Kareem was truly special
March 13, 2020
Listen to the Church’s voice
March 13, 2020

Conscience? What Conscience?

By Sophie Barcant,
BA (Psyc), B.ED
Trainer, Facilitator,
Parenting Coach/Consultant

“Let your conscience be your guide” said Geppetto, in the old classic Disney movie Pinocchio.

How would your children’s conscience guide them today?

Are they comfortable with telling untruths, bending stories and gossip?

How about helping themselves to little things they want that don’t belong to them? Bartering with friends to have them do their assignments? Not to mention seeing nothing wrong with drug abuse, using porn and others’ bodies for mere sexual pleasure? All this is the ‘new normal’ of our modern culture.

How can we possibly counteract it and raise our children to live differently yet still feel like they belong and fit in? Let’s remember that ‘belonging’ is of primary importance to children, teenagers especially.

No-one ever said raising children was easy and now it seems harder than ever. We are in direct competition with the influences coming across social media. The force is competing for our precious children’s souls and minds.

Their conscience can only be their good guide if we help form those consciences. They are not formed by spending time on devices from toddlerhood.

We are the potters and their minds are the clay. It’s mainly up to us as parents and educators to primarily model proper ethics and morals and set limits with firm consistent love and acceptance and educate them as to what is true.

Spending time with them, playing games, having family discussions, eating meals together, critiquing movies and song lyrics together, these are a few other ways to contribute to forming the conscience.

The word ‘sin’ means “missing the mark” and “falling short”. “For all have sinned and fallen short of the Glory of God,” said St Paul (Rom 3:23).

We have imperfect human natures and need to always strive to be better people. We need to grow to be more human as Christ came to show us to be.

Let’s face it, many of us behave in less than human ways, we are selfish and individualistic, some of us disregard human life and abuse our earth.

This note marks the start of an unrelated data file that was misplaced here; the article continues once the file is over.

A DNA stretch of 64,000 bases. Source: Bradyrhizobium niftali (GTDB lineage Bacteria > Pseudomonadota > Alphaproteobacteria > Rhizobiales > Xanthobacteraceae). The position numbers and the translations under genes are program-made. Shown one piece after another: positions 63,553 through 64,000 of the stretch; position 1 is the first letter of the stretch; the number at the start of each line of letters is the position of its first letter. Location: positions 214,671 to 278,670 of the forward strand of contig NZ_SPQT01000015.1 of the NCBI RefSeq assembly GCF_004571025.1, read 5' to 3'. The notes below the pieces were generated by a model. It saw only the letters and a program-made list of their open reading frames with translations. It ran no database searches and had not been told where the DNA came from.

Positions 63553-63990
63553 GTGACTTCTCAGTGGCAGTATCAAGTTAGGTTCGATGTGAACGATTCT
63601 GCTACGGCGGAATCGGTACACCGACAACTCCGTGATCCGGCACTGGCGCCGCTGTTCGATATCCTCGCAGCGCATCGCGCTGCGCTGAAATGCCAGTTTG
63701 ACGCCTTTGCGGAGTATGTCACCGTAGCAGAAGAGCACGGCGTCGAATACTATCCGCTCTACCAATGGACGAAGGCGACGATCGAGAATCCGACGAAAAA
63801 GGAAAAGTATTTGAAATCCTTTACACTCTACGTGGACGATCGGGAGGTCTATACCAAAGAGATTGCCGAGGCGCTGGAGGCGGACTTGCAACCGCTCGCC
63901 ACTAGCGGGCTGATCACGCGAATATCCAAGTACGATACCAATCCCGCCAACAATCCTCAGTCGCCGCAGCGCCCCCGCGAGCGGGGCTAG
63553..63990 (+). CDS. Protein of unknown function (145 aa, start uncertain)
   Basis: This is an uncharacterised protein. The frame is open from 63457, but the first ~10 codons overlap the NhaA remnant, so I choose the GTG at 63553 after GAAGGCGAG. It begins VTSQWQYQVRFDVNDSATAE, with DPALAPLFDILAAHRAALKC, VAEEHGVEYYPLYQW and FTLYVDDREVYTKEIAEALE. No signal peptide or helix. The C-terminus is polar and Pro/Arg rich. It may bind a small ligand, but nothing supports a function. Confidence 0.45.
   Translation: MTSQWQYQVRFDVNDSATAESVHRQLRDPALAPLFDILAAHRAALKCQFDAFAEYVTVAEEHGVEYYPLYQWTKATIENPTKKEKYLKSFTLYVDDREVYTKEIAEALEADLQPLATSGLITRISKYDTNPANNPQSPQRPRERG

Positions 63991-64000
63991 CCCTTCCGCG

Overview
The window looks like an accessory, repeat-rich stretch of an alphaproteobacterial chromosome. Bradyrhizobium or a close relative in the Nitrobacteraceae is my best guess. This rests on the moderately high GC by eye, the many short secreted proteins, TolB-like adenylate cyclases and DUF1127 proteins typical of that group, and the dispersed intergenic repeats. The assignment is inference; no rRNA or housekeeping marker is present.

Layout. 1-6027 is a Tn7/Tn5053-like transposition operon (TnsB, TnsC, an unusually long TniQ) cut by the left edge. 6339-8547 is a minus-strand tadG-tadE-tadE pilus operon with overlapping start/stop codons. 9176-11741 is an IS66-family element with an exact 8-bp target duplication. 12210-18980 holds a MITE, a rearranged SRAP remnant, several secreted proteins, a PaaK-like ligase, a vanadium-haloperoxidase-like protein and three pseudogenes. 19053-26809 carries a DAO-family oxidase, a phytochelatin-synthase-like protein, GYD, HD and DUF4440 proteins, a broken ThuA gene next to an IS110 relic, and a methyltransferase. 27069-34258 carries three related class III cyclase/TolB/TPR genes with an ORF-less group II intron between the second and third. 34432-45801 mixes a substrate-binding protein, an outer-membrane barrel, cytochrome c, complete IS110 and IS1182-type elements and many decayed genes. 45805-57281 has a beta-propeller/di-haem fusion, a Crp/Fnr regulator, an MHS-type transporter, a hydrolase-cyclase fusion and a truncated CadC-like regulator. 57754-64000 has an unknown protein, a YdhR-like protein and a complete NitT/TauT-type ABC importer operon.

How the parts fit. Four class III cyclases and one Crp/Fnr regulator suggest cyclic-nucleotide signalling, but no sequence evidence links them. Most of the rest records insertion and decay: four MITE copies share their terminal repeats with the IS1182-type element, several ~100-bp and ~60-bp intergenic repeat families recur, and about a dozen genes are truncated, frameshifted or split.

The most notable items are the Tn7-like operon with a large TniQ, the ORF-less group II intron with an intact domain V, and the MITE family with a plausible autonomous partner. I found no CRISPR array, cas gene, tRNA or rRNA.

I am under the impression that the word ‘sin’ is rarely used in households anymore and many believe there is no such thing.

Doing examination of conscience exercises routinely can help us grow in awareness of our shortcomings so that we can take action and make resolutions to work on overcoming them.

As Catholics, we are so blessed to have been given a tool to help us in this formation of our minds and souls, that of the Sacrament of Reconciliation.

Pope Francis in his wonderful sermon on Ash Wednesday, reminded us that St Paul urges us to be reconciled to God. “We beg you on behalf of Christ, be reconciled to God” (2 Cor 5:20).

These days with subtle messages that imply that it’s OK to cheat, steal and lie, judge, criticise and blame, we and our children need such practices to sharpen the conscience.

The new normal is to live selfishly and individualistically in bubbles, seeking maximum comfort, satisfying senses as much as possible and demanding instant gratification. These ways soil our souls. They have us missing the mark.

Along with our children, let’s draw near to our merciful Heavenly Father, Jesus our friend, to repent, say sorry, and depend more on the Holy Spirit’s abundant grace and guidance through prayer and the sacraments to grow to be more Christlike.

Follow Sophie’s parenting approaches drawn from Love and Logic and Positive Discipline on www.sophiesparentingsupport.com, FB and Instagram.

Questions we can ask to help form our children’s consciences:

  • Have I gossiped about my friends?
  • Have I told any lies this week?
  • Have I kept things belonging to others?
  • Did I blame others for my mistakes?
  • Did I criticise others? Fight? Disobey? Speak rudely?
  • Was I greedy? Not sharing?
  • Did I say my prayers today?
  • Did I use God’s name in a bad way?
  • Did I act pridefully as if I know everything?
  • Am I making other things more important to me than God?

The questions would be more complex for teenagers.